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Encyclopedia > Yazdegerd I

Yazdegerd I ("made by God" Izdigerdes), king of Persia, son of Shapur III, 399-420, called "the sinner" by the Persians. Sassanid Empire at its greatest extent The Sassanid dynasty (also Sassanian) was the name given to the kings of Persia (Iran) during the era of the second Persian Empire, from 224 until 651, when the last Sassanid shah, Yazdegerd III, lost a 14-year struggle to drive out the Umayyad... Shapur III was king of Persia from 383 to 388. ... Events Yazdegerd I becomes king of Persia November 27 - St. ... Events End of the Jin Dynasty in China. ...


He was a highly intelligent ruler, who tried to emancipate himself from the dominion of the magnates and the Magian priests. He punished the nobles severely when they attempted oppression; he stopped the persecution of the Christians and granted them their own organization. Christianity is a monotheistic religion based on the life, teachings, death by crucifixion, and resurrection of Jesus of Nazareth as portrayed in the New Testament writings of his early followers. ...


With the Roman Empire he lived in peace and friendship, and is therefore as much praised by the Byzantine authors (Procop. Pers. i. 2; Agath. iv. 26) as he is blamed by the Persians. The Roman Empire is the term conventionally used to describe the Ancient Roman polity in the centuries following its reorganization under the leadership of Octavian (better known as Caesar Augustus). ... The writings of Procopius of Caesarea (500 ? - 565 ?), in Palestine, are the primary source of information for the rule of the emperor Justinian. ...


After a reign of twenty years he appears to have been murdered in Khorasan.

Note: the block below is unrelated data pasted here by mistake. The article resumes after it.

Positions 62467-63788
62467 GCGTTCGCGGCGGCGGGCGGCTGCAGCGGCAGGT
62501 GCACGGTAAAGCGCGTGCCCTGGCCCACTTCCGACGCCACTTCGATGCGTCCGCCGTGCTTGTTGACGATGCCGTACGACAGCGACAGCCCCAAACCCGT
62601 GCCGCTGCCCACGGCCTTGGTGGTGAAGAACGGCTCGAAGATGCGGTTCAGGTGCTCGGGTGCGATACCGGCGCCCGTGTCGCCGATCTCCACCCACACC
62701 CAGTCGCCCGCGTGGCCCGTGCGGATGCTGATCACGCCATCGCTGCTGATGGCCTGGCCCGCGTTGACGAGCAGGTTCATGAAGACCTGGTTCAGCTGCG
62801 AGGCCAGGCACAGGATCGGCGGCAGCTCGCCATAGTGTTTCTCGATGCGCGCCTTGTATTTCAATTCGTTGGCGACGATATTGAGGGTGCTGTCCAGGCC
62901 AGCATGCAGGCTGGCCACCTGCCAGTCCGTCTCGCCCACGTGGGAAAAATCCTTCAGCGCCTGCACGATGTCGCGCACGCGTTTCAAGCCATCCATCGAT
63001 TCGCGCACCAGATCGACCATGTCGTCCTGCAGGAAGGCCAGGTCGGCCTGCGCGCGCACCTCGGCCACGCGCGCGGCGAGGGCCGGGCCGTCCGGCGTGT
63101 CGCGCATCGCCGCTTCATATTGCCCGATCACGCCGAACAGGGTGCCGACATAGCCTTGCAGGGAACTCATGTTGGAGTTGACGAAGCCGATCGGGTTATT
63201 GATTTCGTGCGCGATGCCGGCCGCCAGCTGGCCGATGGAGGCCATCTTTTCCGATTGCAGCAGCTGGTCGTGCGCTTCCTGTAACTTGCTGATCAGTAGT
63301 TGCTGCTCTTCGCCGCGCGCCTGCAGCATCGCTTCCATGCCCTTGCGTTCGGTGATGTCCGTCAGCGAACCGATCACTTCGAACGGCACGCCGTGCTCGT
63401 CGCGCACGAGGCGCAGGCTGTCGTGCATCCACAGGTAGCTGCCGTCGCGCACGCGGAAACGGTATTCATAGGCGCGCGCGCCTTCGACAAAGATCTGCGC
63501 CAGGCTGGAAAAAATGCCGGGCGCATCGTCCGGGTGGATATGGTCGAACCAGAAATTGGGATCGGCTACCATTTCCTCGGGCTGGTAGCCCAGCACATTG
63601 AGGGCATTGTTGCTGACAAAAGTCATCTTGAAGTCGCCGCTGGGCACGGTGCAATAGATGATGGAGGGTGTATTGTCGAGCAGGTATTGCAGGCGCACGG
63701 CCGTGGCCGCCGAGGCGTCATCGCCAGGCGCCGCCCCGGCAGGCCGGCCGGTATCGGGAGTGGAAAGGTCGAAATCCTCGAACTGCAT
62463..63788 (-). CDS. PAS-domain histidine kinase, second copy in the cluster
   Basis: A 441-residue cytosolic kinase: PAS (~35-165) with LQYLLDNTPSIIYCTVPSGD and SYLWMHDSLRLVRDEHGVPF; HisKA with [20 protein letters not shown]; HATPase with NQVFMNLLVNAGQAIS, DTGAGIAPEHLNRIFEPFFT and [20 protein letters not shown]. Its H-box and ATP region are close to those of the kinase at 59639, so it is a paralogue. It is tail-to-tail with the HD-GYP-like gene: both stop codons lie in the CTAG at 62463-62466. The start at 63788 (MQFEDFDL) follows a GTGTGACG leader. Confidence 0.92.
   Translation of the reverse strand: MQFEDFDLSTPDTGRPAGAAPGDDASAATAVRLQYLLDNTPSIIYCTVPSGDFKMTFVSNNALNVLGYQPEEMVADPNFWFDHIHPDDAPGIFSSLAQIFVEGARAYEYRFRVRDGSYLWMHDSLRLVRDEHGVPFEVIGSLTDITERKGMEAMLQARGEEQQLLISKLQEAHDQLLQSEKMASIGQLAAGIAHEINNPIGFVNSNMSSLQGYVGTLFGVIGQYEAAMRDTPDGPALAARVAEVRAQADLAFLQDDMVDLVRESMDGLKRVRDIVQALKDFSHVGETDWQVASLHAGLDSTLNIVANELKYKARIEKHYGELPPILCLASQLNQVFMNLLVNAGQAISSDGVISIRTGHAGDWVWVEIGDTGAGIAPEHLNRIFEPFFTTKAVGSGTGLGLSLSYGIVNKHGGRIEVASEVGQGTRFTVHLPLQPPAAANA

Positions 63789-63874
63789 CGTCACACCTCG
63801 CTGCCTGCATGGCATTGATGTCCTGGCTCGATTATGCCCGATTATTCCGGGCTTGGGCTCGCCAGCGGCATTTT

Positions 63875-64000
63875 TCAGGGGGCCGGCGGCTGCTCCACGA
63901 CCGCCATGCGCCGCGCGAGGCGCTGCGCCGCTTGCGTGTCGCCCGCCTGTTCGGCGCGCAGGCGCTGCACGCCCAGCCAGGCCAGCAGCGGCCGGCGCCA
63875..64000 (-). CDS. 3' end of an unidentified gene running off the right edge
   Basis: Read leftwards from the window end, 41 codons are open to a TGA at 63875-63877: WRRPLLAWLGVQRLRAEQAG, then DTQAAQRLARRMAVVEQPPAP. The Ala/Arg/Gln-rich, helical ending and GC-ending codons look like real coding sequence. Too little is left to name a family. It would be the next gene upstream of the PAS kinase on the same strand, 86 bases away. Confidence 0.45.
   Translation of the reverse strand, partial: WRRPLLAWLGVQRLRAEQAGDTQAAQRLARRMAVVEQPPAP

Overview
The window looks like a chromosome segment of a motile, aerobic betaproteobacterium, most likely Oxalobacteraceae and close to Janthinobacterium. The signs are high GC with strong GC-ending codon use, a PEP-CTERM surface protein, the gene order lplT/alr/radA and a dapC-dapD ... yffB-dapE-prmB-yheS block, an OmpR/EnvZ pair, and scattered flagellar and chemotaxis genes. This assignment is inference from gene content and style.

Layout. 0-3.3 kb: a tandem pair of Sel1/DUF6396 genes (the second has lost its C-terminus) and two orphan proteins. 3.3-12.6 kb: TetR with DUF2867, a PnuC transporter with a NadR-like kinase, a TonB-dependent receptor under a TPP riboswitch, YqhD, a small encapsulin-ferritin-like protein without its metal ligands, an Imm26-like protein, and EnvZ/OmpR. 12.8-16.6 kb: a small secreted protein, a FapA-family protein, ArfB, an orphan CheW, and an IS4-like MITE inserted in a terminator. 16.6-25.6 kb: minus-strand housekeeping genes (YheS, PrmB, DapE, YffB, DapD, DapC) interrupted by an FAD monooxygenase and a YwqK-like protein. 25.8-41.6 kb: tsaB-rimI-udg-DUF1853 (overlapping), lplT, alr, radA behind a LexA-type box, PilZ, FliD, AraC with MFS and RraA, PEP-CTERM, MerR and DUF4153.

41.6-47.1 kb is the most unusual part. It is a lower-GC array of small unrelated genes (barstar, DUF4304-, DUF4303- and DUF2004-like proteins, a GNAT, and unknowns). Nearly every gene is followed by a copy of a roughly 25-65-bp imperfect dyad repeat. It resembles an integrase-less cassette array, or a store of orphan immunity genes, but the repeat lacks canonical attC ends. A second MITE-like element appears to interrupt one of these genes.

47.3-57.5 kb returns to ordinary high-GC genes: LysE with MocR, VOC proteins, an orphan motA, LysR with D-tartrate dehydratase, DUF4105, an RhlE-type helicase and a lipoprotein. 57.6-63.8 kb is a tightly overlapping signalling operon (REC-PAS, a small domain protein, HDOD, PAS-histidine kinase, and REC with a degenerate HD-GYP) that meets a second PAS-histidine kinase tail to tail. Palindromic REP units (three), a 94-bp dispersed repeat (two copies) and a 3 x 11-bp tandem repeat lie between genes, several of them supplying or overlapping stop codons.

Khorasan (also spelled Khurasan and Khorassan; خراسان in Persian) is an area, located in eastern and northeastern Iran. ...

Preceded by:
Bahram IV
Sassanid Ruler
399-420
Succeeded by:
Bahram V


This article incorporates text from the public domain 1911 Encyclopædia Britannica. Bahram IV, king of Persia (389_399), son and successor of Shapur III, under whom he had been governor of Kirman; therefore he was called Kirmanshah (Armenia was divided between the Roman and the Persian empire. ... Sassanid Empire at its greatest extent The Sassanid dynasty (also Sassanian) was the name given to the kings of Persia (Iran) during the era of the second Persian Empire, from 224 until 651, when the last Sassanid shah, Yazdegerd III, lost a 14-year struggle to drive out the Umayyad... Bahram V, king of Persia (420-439), also called Bahram Gur,son of Yazdegerd I, after whose sudden death (or assassination) he gained the crown against the opposition of the grandees by the help of al-Mondhir, the Arabic dynast of Hira. ... The public domain comprises the body of all creative works and other knowledge—writing, artwork, music, science, inventions, and others—in which no person or organization has any proprietary interest. ... The Eleventh Edition of the Encyclopædia Britannica (1911) in many ways represents the sum of knowledge at the beginning of the 20th century. ...


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CalendarHome.com - Zoroastrian calendar - Calendar Encyclopedia (1461 words)
Norouz (or Navroz), the first day of spring, was an exception - The first and the sixth day of the month were celebrated as different occasions and the sixth day became more significant as Zoroasters’ birthday rather than as a continuation of the spring festival celebrations.
Yazdegerd III had another reform prepared, but it was not implemented when the Arabs overthrew the dynasty.
Following Alexander's conquest of Persia in 330 BCE, the Seleucids (312-248 BCE) instituted the Hellenic practice of dating by era, as opposed to dating by the reign of individual kings, and began the era of Alexander (now referred to as the Seleucid era).
S. H. Taqizadeh: Old Iranian Calendars (16035 words)
Now the seventh 120-yearly intercalation must necessarily have been on the 840th year after the institution of the intercalation.
As a matter of fact, the 840th year after 441 BC, the date we have assumed for the establishment of the vihêjakîk year, is AD 399, which is also the first year of Yazdegerd's reign.
It is true that Biruni is not consistent in his statements in his different books about the date and number of the last and double intercalation.
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